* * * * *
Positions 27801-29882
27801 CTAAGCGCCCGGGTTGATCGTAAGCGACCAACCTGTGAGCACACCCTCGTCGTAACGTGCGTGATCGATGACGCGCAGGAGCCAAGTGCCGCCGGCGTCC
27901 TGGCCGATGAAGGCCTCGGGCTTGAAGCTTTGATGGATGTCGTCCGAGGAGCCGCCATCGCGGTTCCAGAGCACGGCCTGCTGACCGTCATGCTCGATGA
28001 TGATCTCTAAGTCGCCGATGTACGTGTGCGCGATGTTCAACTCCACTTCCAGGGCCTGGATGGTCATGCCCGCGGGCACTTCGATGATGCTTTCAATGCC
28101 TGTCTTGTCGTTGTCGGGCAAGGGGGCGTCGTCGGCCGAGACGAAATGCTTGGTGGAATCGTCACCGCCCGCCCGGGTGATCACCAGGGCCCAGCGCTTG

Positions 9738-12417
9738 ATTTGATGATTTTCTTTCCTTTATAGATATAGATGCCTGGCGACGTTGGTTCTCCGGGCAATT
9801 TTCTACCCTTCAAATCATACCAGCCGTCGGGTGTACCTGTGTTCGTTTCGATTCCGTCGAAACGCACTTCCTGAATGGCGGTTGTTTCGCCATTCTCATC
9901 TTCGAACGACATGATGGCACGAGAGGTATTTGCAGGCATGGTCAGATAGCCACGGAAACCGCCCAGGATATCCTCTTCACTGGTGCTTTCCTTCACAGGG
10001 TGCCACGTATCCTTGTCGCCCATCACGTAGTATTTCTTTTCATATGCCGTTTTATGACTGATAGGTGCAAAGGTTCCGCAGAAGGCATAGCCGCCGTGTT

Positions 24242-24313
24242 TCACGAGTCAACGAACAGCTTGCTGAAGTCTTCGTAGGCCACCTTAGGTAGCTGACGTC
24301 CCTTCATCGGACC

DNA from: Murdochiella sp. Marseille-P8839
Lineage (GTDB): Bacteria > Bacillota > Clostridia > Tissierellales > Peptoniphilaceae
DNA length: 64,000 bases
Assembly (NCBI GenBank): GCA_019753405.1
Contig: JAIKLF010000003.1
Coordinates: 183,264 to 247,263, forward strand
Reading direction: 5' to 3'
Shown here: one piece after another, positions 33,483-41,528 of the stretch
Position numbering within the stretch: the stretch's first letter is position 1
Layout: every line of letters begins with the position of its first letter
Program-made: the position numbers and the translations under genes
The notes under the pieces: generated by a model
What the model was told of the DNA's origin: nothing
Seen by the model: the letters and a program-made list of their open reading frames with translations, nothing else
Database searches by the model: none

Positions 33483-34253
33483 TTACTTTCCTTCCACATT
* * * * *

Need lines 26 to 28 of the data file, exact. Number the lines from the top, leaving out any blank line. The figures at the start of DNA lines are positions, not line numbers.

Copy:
What the model was told of the DNA's origin: nothing
Seen by the model: the letters and a program-made list of their open reading frames with translations, nothing else
Database searches by the model: none